What do you think of the council's p-card use?
OPINION: Mayor Lianne Dalziel has hit the ground running with a wave of pleasingly populist but entirely sound decisions.
Appointing Vicki Buck her deputy and declaring war on cavalier council expenditure strike the right notes.
Perhaps Dalziel, who was raised a Catholic, has been channelling the refreshing frugality of Pope Francis, who wants the Vatican to behave like a poor church and his priests to be stripped of all princely pretences. (Exhibit A, the defrocked Bishop of Limburg.)
I'm sure most people aren't terribly shocked by the city council credit card spending revelations, exposed in The Press on Saturday.
But I'm still incensed. Deeply incensed that ratepayers are being rogered by faceless bureaucrats who fritter away public money on personal fripperies and workmate fancies, whether it be skinny soy lattes, celebratory gifts for staff giving birth, the obligatory booze-up that lubricates the launch of a council initiative, and the $1000 bar tabs for staff quiz nights. (As an aside, why are so many council shindigs held at the Elevate Bar?)
It's all very well to cover the hospitality tab for visiting dignitaries like the Adelaide mayor, but replenishing the staff lolly jar on the public tit? Slap me now.
Issuing 450 senior council staff with purchasing credit cards was a lavish invitation for trouble. But what about the noddies in charge of monitoring? Why were they asleep at the wheel as the spending breaches ran riot? Were they too busy organising their own staff piss-up?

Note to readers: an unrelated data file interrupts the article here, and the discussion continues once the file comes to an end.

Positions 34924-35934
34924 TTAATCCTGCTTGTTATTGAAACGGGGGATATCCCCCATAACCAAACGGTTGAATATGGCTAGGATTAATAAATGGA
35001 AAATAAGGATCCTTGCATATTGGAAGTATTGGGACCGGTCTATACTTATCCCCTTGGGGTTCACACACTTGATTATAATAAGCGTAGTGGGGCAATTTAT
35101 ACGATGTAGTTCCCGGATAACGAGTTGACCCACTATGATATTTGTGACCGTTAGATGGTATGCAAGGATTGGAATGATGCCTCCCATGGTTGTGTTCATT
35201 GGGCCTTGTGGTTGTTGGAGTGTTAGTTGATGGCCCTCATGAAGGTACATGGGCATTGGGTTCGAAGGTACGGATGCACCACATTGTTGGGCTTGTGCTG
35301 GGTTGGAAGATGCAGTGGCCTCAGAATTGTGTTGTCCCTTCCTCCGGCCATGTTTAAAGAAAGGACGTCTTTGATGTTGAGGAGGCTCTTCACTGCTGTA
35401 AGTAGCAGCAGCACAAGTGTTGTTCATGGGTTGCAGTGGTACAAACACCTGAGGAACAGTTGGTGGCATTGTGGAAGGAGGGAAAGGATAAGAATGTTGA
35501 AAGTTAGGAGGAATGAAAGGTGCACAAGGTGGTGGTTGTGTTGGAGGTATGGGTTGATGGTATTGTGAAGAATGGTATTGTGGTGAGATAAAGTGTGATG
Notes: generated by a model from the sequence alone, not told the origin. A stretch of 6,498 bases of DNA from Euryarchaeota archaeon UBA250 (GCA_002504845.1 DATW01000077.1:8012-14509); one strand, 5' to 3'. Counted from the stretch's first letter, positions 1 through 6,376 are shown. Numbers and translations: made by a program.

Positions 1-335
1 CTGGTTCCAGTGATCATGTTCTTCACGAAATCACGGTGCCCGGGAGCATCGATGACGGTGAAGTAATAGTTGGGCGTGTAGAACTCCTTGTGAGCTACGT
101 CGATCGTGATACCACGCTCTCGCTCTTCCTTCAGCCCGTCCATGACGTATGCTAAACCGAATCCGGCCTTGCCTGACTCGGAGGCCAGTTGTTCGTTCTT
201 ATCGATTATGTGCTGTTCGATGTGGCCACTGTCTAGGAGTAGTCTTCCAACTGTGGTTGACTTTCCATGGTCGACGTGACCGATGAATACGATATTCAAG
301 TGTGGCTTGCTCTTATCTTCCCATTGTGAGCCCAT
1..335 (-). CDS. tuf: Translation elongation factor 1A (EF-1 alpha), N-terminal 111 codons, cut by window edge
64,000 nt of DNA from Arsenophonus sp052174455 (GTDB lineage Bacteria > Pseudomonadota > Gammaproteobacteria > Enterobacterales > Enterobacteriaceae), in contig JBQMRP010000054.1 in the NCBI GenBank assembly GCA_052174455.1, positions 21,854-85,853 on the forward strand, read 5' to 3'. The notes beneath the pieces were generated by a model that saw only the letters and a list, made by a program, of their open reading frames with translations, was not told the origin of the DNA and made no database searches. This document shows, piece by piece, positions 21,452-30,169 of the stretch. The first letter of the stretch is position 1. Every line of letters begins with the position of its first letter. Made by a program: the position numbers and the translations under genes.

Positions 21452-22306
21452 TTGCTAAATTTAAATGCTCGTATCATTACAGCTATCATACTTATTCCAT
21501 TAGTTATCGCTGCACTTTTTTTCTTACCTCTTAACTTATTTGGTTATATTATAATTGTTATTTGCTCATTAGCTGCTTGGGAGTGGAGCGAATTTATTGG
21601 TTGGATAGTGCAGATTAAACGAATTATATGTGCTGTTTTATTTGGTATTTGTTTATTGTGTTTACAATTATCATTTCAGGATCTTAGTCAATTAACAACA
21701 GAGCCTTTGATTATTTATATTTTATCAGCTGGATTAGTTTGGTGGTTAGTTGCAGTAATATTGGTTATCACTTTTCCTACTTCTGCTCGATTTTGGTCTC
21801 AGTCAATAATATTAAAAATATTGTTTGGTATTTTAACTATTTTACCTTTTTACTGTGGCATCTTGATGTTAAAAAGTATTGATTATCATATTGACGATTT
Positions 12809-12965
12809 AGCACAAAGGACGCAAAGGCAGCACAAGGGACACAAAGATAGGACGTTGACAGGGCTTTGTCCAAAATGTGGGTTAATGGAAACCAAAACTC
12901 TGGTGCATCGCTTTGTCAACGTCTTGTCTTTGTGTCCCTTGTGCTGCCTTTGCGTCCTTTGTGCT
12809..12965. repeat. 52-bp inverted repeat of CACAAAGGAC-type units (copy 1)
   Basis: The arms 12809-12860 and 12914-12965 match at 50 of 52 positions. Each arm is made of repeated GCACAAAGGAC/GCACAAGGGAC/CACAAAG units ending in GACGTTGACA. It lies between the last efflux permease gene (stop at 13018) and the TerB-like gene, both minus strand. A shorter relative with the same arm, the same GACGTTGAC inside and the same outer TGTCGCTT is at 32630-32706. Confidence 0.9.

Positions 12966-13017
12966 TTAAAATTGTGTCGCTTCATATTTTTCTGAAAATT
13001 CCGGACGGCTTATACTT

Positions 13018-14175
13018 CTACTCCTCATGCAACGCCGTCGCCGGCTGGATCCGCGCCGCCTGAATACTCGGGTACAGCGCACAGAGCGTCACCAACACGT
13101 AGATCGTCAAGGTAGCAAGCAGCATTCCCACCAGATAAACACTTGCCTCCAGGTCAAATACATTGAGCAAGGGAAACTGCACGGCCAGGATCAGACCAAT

Like gannets in a gut truck, hundreds of coffees have been improperly purchased. That is not just mass misuse, but theft. The recidivist abusers should be fired. (Without a farewell gift, please.)
The real damage from this P-card binge is reputational. Because the only conclusion to be drawn is that the council's senior ranks are racked by freeloading spongers who have little regard for the public purse. They have spectacularly driven another stake through the heart of trust in council.
ACCESS THE DATA
Have you checked your home insurance cover lately? With replacement now based on sum insured, what default sum has your insurer applied to your policy?
Remarkably, only 10 per cent of Kiwis have adjusted the sum insured from its default setting. In my case, the insurer's default sum was nearly $200,000 under-cooked.
Getting it changed was effortless, and surprisingly my monthly premium has increased by only $6.
By the way, some insurers have itemised their cover schedule in such a manner that it's confusing whether the $100,000 Earthquake Commission coverage is additional or inclusive of the insurer's default sum. Make sure you check that your home is fully covered.
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